On marriage equality and veto threats

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Stephen Skoufalos | Contributor

Governor Christie sure is making himself a prominent figure in state issues as of late, and in all of these issues, he is making himself look progressively worse and worse. With the already mounting public pressure pushing back against his plans for the takeover of Rutgers, he is now adding extra weight on his back by vowing to veto marriage equality in the state of New Jersey, in spite of it passing in the State Senate, and in spite of it becoming legal in seven states across the country (Washington state being the most recent). Why, one might ask, would the State Senate pass it if Christie will simply veto it anyway? Why keep fighting for this if they know it will go down in flames?

There are many answers to this, and some are simpler than others. One of the simplest is that if so many people are backing this up, and continue to do so, and the governor still insists on vetoing it regardless of his people’s wishes, it will only show whose side the man is truly on. It will only dig his political grave deeper, and it will serve to make his exit a bloodier one on the way out the door come 2014. It will show that all the claims about him serving only himself, his political friends, and other moneyed interests are true, and that he has not stood up for the rights or lives of his people.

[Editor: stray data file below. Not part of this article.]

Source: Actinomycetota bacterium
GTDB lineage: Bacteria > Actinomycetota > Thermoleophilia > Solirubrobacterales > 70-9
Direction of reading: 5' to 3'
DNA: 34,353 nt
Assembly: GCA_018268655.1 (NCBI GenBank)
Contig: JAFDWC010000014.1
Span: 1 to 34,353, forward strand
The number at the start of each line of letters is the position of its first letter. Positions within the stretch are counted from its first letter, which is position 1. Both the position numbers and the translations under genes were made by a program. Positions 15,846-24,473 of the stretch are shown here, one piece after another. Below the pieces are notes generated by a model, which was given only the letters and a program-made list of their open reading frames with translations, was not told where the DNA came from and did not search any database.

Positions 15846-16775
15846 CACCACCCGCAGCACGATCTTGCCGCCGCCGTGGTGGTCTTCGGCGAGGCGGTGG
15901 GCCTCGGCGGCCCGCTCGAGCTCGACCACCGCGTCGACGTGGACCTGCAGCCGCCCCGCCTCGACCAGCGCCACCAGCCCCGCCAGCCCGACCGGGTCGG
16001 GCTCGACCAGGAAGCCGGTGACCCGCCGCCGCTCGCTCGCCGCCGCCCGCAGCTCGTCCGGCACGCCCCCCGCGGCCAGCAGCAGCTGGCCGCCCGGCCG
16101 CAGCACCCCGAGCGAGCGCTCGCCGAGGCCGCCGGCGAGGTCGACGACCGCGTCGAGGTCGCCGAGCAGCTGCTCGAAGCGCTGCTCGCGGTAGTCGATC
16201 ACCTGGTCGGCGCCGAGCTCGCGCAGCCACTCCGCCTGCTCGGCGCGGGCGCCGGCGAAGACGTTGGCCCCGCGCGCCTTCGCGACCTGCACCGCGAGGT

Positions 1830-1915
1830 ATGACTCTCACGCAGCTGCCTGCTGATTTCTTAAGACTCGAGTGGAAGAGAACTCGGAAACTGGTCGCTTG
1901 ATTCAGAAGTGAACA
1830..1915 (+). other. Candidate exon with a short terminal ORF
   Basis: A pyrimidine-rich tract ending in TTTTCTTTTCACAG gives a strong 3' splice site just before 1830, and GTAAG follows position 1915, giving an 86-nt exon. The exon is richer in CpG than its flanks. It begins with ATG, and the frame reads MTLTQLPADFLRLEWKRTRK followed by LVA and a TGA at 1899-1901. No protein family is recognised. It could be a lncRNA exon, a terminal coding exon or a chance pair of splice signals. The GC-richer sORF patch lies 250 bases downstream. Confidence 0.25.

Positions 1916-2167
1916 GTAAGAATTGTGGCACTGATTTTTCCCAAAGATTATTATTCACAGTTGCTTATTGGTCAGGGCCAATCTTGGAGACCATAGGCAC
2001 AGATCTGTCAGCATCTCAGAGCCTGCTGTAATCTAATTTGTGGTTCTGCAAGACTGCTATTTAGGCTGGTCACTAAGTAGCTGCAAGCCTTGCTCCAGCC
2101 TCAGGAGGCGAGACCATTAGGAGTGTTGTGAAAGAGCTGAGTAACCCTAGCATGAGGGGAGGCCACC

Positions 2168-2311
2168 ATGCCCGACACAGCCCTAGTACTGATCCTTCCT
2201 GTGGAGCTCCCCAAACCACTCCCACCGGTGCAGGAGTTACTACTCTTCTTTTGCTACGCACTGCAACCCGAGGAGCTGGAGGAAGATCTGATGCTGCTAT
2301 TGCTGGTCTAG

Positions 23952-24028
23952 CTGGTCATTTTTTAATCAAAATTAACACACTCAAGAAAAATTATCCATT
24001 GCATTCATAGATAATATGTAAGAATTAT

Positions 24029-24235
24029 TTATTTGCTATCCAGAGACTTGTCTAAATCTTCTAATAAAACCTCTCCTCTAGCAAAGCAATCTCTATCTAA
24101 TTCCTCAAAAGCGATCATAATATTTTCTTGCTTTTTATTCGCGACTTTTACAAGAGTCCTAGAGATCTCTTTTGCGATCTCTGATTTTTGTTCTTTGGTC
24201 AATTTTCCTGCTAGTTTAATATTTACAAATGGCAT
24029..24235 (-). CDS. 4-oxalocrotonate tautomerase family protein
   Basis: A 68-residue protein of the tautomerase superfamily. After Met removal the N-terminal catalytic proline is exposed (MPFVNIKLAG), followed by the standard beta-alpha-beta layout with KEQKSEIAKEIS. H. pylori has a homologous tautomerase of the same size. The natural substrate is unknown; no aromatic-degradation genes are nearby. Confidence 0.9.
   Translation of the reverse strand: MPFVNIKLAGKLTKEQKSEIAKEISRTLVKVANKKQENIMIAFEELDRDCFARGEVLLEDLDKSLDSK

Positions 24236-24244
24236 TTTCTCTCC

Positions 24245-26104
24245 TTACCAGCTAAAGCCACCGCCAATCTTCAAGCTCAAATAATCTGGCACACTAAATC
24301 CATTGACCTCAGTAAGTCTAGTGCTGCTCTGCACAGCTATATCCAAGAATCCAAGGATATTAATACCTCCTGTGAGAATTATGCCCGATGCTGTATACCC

Furthermore, while Christie and so many Republicans may still go on about how the policy of same-sex marriage hasn’t passed in 31 states, and attempt to use that to settle the issue for good, the truth is that the issue simply hasn’t been, nor will ever be, settled by jamming vetoes or refusals down the states’ throats. So long as there are still people who support this (and the numbers are growing with each passing month), and politicians still willing to argue about it even when it has supposedly been “decided,” the struggle for the rights of same-sex couples to marry will continue.

Just because the individuals opposing it have money and power does not mean that everyone agrees with them, nor does it mean that they will be right in the end; they only speak on behalf of a continually shrinking number of older, closed-minded individuals who consistently and insistently paint themselves into a corner on these and other issues. If it didn’t pass in those 31 states and everyone is supposedly in agreement with same-sex marriage’s opponents, then why are there still people fighting for it when the governors of those states will not pass it? The answer: those officials will be either voted out of office or will have to leave due to term limits. This will make room for a politician sympathetic or enlightened enough, who will take the reins and become the next to bring same-sex marriage into law in those states as well.

This also applies to Governor Christie – he and his political buddies can shoot this down if they wish; they are only delaying the inevitable and making themselves further despicable in the public eye. They are only setting themselves up for a bigger fall in the future. And while they may not leave office right away, they will effectively seal New Jersey’s support for President Obama’s re-election. Finally, once they are gone, at some point in the future, sooner or later, it will pass under a future governor, because, as stated earlier, money and influence cannot stop, nor have not stopped, people hell-bent on civil equality in this country.

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